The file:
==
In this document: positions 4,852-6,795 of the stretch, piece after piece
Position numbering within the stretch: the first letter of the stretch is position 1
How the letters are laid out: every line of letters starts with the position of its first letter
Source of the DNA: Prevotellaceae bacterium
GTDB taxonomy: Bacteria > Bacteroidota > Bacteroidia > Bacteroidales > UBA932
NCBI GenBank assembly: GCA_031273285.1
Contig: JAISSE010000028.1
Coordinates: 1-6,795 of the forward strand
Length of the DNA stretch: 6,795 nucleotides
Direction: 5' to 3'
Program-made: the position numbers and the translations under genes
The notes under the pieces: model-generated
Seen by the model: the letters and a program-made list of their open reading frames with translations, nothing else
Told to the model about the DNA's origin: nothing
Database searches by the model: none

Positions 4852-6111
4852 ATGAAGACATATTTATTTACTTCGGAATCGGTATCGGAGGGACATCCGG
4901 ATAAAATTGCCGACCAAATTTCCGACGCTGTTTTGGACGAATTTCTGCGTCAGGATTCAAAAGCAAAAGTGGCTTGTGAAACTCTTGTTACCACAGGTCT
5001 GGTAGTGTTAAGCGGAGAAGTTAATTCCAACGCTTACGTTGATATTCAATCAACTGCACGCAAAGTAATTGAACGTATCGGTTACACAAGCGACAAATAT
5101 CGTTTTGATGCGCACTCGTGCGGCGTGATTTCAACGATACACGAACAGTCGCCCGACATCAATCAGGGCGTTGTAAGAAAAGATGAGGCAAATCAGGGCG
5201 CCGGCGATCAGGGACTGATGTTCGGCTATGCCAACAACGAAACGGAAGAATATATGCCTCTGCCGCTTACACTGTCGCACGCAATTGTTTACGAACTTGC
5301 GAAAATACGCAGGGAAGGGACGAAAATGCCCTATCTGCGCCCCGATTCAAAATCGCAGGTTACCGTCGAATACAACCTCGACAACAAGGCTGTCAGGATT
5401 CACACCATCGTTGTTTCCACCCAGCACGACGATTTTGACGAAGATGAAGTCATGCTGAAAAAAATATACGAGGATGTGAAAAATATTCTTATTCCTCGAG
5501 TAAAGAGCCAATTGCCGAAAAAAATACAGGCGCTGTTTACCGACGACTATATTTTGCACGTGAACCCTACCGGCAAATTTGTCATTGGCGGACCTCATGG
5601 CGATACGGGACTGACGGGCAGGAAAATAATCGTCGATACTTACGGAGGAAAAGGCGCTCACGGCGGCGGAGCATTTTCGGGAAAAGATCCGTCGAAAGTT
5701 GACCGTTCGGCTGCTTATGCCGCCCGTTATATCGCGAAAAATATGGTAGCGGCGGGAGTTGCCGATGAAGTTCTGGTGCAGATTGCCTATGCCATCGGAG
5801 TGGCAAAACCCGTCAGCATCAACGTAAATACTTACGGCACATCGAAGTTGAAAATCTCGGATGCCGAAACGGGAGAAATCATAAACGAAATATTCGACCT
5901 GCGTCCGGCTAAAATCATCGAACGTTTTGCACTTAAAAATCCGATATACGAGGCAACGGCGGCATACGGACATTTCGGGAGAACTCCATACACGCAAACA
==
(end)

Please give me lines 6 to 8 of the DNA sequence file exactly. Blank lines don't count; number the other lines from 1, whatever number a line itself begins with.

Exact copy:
NCBI GenBank assembly: GCA_031273285.1
Contig: JAISSE010000028.1
Coordinates: 1-6,795 of the forward strand